Images from the Poetry NZ Yearbook 2017 Launch



Koha [photo: BL]




Books [photo: BL]




Rachel Cooper (Paradox Books) [photo: MUP]




Booktable [photo: BL]



Order of Service:

Introduction:
Jan Mason (Devonport Library Associates)

MC:
Jack Ross (Editor: Poetry New Zealand)

Launch speech:
Michele Leggott

Publisher (Massey University Press):
Nicola Legat

Featured Poet:
Elizabeth Morton

PNZ Poetry Prize winners:
Emma Shi (1st)
Devon Webb (2nd)

Other poets from the issue:
Stu Bagby
Johanna Emeney
Emma Harris
Kiri Piahana-Wong
Lisa Samuels

Conclusion:
Jack reads out Hayden Pyke's third prize-winning poem




Jan Mason [photo: JE]




Jack Ross [photo: MUP]




Jack Ross [photo: JE]




Jack Ross [photo: BL]




Michele Leggott [photo: MUP]




Michele Leggott [photo: JE]




Michele Leggott [photo: BL]




Nicola Legat [photo: MUP]




Nicola Legat [photo: JE]




Nicola Legat [photo: BL]




Elizabeth Morton (Featured poet, Yearbook 2017) [photo: MUP]




Elizabeth Morton [photo: BL]




Emma Shi (First prize winner, Inaugural PNZ Poetry Award) [photo: MUP]




Emma Shi [photo: BL]




Devon Webb [photo: BL]




Stu Bagby [photo: BL]




Johanna Emeney [photo: BL]




Johanna Emeney [photo: David Beaney]




Emma Harris [photo: BL]




Kiri Piahana-Wong [photo: BL]




Lisa Samuels (Featured poet, Yearbook 1) [photo: MUP]




Lisa Samuels [photo: BL]




The right wing [photo: BL]




The crowd (1) [photo: MUP]




The left wing [photo: BL]




The crowd (2) [photo: JE]


Key:
JE = Johanna Emeney
BL = Bronwyn Lloyd
MUP = Massey University Press

Upcoming events: Lauris Edmond Launch [2/4/17]





Steele Roberts Aotearoa Publishers
warmly invite you to celebrate the Auckland launch of
Night Burns with a White Fire
The Essential Lauris Edmond

edited by Frances Edmond & Sue Fitchett
3.30pm to 5pm Sunday, 2 April 2017
at
Gus Fisher Gallery, the Kenneth Myers Centre,
74 Shortland Street, Auckland Central
To be launched by Riemke Ensing with readings of Lauris’s poetry.
Copies of the book will be available for purchase.
RSVP: Frances Edmond – feedmond@gmail.com by 26 March 2017


Thursday, 2 March 2017

10 Questions with Jack Ross [22/2/17]



photograph: Mary Paul

10 Questions with Jack Ross
Editor of Poetry New Zealand Yearbook 2017


This interview appeared on the Massey University Press website on 22nd February 2017:

  1. Now that it’s published, what pleases you most about New Zealand Poetry Yearbook 2017?

  2. I think the thing I like best about it is the number of younger contributors we’ve managed to include. My wife Bronwyn was leafing through it the other day and suddenly burst out: ‘These kids are putting us all to shame!’ That’s about right, I think. It’s not that I’ve relaxed any of my editorial standards to ease them in over the bar — on the contrary, there seem to be a lot of younger writers out there (most of whom I’d never even heard of before), who are writing hard-hitting, honest, beautiful poems. Long may the trend continue! I think some of it may be due to the fact that we now allow — or, rather, encourage — email submissions. You have to be pretty organised (as well as pretty determined) to keep on sending out those typed submissions, complete with stamped self-addressed envelopes, week after week, month after month, the way we used to do . . .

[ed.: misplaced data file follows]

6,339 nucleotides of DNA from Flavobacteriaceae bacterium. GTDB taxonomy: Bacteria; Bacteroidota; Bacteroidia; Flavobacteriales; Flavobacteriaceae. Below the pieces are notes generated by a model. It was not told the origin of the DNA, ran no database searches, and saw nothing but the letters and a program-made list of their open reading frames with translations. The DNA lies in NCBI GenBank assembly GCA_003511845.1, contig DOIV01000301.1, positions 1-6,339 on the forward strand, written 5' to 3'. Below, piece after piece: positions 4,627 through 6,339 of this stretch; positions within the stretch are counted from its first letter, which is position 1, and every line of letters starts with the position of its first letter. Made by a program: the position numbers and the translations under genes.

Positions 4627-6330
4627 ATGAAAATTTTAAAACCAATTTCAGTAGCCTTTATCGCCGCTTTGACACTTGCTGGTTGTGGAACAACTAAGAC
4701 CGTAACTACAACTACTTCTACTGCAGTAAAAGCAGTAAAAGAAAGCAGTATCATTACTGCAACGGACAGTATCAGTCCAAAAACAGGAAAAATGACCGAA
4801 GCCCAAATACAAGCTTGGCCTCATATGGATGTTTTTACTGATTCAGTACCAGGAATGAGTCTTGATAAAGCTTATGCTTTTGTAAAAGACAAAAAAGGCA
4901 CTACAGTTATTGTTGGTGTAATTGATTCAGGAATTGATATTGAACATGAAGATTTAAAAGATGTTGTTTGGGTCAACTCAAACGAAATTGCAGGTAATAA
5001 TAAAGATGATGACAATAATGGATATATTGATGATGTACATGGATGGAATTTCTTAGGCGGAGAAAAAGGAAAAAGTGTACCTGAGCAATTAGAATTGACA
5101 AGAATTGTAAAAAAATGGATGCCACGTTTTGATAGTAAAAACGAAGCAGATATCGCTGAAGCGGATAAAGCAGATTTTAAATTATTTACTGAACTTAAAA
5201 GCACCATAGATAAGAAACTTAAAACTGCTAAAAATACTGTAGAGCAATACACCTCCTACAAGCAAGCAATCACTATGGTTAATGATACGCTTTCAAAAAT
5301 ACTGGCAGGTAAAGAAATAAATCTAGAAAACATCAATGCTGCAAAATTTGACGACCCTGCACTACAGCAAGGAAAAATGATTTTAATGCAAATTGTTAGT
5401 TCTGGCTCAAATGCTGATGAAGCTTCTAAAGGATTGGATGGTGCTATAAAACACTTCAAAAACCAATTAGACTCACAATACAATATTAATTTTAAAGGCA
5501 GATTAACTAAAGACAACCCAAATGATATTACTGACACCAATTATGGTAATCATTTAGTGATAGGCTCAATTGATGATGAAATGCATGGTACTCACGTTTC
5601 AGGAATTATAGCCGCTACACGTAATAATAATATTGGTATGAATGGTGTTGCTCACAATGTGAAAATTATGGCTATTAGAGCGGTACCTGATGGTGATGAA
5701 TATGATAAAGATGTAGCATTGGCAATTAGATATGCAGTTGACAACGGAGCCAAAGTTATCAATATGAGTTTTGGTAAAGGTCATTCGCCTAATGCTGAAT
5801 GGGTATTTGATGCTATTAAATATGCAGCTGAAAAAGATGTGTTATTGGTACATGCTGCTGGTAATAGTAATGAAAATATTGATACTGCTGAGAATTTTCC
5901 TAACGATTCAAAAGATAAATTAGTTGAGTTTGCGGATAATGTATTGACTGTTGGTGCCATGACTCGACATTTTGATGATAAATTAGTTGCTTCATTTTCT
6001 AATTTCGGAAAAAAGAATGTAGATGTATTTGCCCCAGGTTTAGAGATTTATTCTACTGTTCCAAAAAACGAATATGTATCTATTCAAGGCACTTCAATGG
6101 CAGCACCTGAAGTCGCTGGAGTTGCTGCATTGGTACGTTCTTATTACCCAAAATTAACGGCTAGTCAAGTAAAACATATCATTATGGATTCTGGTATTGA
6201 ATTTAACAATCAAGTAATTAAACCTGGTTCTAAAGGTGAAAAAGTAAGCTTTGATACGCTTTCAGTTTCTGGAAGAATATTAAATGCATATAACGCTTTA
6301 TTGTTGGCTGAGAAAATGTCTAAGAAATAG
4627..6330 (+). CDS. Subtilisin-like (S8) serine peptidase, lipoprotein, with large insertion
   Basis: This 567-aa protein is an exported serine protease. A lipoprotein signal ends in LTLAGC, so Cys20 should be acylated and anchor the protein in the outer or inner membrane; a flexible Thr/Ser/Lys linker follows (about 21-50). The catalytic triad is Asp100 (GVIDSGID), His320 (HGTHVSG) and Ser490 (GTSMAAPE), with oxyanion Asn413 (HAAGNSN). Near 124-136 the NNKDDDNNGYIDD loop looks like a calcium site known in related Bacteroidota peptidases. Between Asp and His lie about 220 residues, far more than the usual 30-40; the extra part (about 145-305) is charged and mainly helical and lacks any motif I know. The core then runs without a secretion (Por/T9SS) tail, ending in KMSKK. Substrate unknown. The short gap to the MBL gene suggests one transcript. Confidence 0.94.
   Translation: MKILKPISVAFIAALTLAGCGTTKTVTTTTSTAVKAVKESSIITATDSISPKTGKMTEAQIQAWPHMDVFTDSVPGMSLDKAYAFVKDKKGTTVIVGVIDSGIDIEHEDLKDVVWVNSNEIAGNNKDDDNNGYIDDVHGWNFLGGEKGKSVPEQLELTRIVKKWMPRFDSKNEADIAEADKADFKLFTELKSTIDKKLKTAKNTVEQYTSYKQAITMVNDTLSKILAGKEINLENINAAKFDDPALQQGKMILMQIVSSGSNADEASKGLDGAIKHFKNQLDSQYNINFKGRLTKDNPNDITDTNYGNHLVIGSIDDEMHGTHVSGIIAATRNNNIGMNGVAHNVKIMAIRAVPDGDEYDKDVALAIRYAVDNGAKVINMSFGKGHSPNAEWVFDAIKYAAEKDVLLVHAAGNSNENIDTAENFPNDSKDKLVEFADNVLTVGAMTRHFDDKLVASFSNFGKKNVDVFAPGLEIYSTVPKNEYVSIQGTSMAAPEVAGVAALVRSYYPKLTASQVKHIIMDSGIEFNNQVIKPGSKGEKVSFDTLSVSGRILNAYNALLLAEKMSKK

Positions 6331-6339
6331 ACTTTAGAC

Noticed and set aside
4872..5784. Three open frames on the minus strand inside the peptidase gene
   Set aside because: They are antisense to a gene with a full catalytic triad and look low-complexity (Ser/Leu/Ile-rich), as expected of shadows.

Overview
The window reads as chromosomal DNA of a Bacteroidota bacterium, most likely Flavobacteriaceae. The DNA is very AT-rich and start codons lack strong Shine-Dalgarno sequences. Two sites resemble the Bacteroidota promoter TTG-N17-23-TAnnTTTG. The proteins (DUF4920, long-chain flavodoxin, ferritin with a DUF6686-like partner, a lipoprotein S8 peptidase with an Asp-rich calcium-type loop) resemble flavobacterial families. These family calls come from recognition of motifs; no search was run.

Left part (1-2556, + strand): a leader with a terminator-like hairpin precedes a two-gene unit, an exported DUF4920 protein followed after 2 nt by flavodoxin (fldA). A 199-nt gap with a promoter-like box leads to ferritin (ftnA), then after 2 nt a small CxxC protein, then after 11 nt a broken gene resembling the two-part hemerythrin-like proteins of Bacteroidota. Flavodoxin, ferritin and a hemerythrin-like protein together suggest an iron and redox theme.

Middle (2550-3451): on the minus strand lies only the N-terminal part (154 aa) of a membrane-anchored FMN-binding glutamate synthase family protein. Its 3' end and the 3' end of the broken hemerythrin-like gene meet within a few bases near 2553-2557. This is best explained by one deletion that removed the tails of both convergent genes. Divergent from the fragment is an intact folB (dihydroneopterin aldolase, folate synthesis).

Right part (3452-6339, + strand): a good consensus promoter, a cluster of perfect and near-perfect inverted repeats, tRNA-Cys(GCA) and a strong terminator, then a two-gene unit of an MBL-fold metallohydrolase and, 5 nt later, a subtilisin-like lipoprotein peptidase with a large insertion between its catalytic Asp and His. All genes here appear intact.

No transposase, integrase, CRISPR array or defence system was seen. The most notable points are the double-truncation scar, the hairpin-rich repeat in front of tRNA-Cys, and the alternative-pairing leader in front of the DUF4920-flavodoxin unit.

3. It’s edition #51. That’s a lot of years. What's been the Yearbook's contribution to New Zealand poetry over that long period?

  4. Well, it’s done a number of things over the years. First of all, under Louis Johnson’s editorship, I think it offered a funkier alternative to the rather po-faced pieties of Charles Brasch’s Landfall. That’s not to belittle Brasch’s undoubted achievements, but his single-minded pursuit of aesthetic excellence did involve a certain abridgment of the fun factor.

    The magazine as I first got to know it, though, midway through Alistair Paterson’s twenty-year incumbency, had some rather different things going for it. Alistair was tireless in coaching and advising and prodding the poets who submitted work to him to think about every possible word and detail in their poems before he would print them. He’d ring you up and quiz you about your work on the phone, and woe betide you if you didn’t have a good reason for everything you’d done.

    I feel that I myself owe him a considerable debt not just for those coaching sessions, but for the example he set in taking his editorship of the magazine so seriously. No one would appear in his pages on reputation only. By the same token, no one was excluded who could supply him with good work.

    There’ve been many changes of personnel and approach in the seven decades Poetry New Zealand has been appearing here. I don’t think it’s ever forgotten its central goal to reflect rather than dictate the nature of New Zealand poetry, though. We’d like to be seen as more of a mirror than a poetic movement.

  5. You must be very conscious of that heritage and legacy as its current editor?

  6. Very much so. In fact, I gave a paper on that very subject, what editing a magazine called Poetry New Zealand ought to entail, at the University of Canberra late last year. After my talk a guy came up to me. He told me that the one thing I’d left out of my piece was fun. He said that the images I’d put up of the first two issues I’d edited did look like fun, but some of the covers of the earlier numbers looked anything but!